We also note that Ball's motion for leave to proceed in forma pauperis sought to avail herself of the " imminent danger" exception to § 1915(g)'s preclusive effect, by stating that " I'm being refused medical care." (Doc. 2.) As we have noted, in making this imminent danger assessment, " [a] court need not accept all allegations of injury made pursuant to § 1915(g). To the contrary, a court may discredit 'factual claims of imminent danger that are " clearly baseless, " i.e., allegations that are fantastic or delusional and rise to the level of the " irrational or wholly incredible." ' Gibbs v. Cross, 160 F.3d 962, 967 (3d Cir.1998)." Brown v. City Of Philadelphia, 331 F.App'x at 900. " Instead, '" [i]mminent" dangers are [only] those dangers which are about to occur at any moment or are impending.'" Meyers v. U.S. Dist. Court for the Middle Dist. of Pennsylvania, 1: 11-CV-0173, 2011 WL 766937 (M.D.Pa. Feb.25, 2011). Therefore, " [t]he 'imminent danger' exception to § 1915(g)'s 'three strikes' rule is available [solely] 'for genuine emergencies, ' where 'time is pressing' and 'a threat ... is real and proximate.' Lewis v. Sullivan, 279 F.3d 526, 531 (7th Cir.2002)." Banks v. Crockett, CIV.A. 1: 07-CV-1019, 2007 WL 1655504 (M.D.Pa. June 7, 2007). Furthermore, while Congress did not define " serious physical injury, " the courts have interpreted the meaning of the phrase to typically require some significant, and substantial risk to health or safety. See e.g., Ibrahim v. District of Columbia, 463 F.3d 3, 7, 373 U.S.App.D.C. 217 (D.C. Cir.2006), (a " chronic disease that could result in serious harm or even death constitutes 'serious physical injury.'); Brown v. Johnson, 387 F.3d 1344, 1350 (11th Cir.2004), (HIV and Hepatitis C, both chronic and potentially fatal diseases, met the " serious physical injury" requirement); Jennings v. Hall, 1: 10-CV-110, 2010 WL 748239 (W.D. Mich. Mar. 3, 2010).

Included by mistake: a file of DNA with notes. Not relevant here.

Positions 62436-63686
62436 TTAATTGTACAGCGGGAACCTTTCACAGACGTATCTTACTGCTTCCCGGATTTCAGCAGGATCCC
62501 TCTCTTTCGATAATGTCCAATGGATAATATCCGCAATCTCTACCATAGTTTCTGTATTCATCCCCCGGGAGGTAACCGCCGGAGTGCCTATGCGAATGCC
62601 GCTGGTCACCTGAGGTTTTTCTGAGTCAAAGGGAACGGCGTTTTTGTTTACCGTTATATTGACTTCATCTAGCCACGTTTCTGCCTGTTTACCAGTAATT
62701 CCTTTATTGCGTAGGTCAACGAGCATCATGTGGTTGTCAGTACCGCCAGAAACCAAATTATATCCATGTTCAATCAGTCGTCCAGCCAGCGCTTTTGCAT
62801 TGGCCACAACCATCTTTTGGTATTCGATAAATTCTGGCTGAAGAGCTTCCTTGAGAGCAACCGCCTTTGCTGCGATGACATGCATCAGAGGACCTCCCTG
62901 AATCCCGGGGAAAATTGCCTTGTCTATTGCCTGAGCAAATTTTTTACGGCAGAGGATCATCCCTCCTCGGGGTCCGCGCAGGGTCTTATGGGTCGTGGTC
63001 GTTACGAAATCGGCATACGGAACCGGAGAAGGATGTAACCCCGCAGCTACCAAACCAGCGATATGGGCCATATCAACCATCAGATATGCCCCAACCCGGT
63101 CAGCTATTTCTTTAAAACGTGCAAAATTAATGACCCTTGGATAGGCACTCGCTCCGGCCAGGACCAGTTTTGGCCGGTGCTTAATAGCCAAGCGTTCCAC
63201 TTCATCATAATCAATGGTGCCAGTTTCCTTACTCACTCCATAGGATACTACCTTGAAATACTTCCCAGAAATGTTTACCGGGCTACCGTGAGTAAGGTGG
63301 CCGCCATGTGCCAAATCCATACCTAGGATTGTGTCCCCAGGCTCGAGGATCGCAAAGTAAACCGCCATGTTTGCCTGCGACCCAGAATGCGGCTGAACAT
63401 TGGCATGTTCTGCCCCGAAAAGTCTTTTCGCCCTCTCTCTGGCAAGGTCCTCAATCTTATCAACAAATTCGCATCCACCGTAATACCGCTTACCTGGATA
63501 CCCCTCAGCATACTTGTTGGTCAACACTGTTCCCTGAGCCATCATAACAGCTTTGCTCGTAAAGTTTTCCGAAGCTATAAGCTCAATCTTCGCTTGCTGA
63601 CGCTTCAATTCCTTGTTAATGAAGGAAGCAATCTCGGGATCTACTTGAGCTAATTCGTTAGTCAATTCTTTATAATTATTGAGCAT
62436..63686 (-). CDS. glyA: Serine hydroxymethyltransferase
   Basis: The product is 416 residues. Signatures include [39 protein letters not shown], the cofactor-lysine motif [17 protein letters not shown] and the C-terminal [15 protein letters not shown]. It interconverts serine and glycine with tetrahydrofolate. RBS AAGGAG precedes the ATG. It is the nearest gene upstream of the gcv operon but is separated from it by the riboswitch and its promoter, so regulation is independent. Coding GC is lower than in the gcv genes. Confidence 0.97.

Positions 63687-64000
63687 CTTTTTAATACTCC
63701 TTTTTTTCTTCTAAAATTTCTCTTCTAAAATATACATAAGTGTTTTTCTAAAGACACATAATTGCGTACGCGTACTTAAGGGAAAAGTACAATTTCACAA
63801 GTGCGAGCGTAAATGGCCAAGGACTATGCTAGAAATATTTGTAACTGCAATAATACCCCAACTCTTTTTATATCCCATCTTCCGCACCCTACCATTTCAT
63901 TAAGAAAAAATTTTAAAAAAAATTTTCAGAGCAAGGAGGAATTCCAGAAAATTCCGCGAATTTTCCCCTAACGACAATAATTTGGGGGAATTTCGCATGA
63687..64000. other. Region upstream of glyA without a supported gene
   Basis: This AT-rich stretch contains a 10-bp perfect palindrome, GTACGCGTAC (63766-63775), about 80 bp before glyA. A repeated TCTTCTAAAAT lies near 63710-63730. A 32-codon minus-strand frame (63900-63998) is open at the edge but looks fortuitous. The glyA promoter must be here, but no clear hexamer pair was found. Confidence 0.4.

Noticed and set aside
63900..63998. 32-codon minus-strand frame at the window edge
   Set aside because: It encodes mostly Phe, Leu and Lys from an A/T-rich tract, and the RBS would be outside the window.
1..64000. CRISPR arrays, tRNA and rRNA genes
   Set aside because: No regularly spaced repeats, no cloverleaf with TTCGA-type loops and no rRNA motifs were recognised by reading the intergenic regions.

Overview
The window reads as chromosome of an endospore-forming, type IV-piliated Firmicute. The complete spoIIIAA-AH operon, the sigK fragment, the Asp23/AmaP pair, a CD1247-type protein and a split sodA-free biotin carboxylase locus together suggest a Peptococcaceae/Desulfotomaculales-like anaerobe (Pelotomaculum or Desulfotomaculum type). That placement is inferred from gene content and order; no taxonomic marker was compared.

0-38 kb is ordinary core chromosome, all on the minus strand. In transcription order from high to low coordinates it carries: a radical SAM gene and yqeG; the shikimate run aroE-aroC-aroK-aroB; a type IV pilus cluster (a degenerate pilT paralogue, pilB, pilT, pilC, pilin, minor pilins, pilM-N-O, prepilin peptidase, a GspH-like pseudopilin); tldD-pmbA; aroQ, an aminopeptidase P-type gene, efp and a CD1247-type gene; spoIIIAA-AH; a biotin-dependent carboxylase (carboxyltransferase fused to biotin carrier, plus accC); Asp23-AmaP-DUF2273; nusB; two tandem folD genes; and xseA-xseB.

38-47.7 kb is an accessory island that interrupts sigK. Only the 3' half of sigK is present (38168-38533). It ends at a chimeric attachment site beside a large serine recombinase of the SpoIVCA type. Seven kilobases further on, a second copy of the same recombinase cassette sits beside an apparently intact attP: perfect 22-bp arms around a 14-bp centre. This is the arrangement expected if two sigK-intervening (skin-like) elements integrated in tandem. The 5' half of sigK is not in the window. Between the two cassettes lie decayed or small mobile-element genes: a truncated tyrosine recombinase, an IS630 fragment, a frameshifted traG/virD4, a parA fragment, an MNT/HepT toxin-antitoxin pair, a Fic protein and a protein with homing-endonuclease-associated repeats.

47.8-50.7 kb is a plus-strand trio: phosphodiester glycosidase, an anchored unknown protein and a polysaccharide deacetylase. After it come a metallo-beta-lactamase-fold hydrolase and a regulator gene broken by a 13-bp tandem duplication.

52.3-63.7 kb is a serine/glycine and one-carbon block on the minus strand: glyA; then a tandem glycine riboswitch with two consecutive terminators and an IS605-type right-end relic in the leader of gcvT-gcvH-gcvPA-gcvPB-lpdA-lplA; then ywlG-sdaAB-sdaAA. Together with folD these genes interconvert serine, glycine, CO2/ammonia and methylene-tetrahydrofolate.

Here, liberally construed, Ball's motion for leave to proceed in forma pauperis advances the same claim that lies at the heart of the sole remaining allegation in her complaint, allegations that she has been completely denied medical care for serious medical conditions over an extended period of time. While the defendants invite us to find that these allegations " 'rise to the level of the " irrational or wholly incredible" ' Gibbs v. Cross, 160 F.3d 962, 967 (3d Cir.1998)" Brown v. City Of Philadelphia, 331 F.App'x at 900, and Ball's past track record as a litigant casts doubt upon her credibility and the ultimate success of any such claim, we cannot say on this spare factual record that these claims, whose merits are entirely untested, are wholly incredible. We also note that the claims advanced by Ball in her motion for leave to proceed in forma pauperis seems inextricably intertwined with the underlying merits of the sole remaining claim in this lawsuit. On these facts, and given that one of the strikes incurred by Ball may not have fully ripened by October 2011, we recommend that this motion to revoke in forma pauperis status be denied.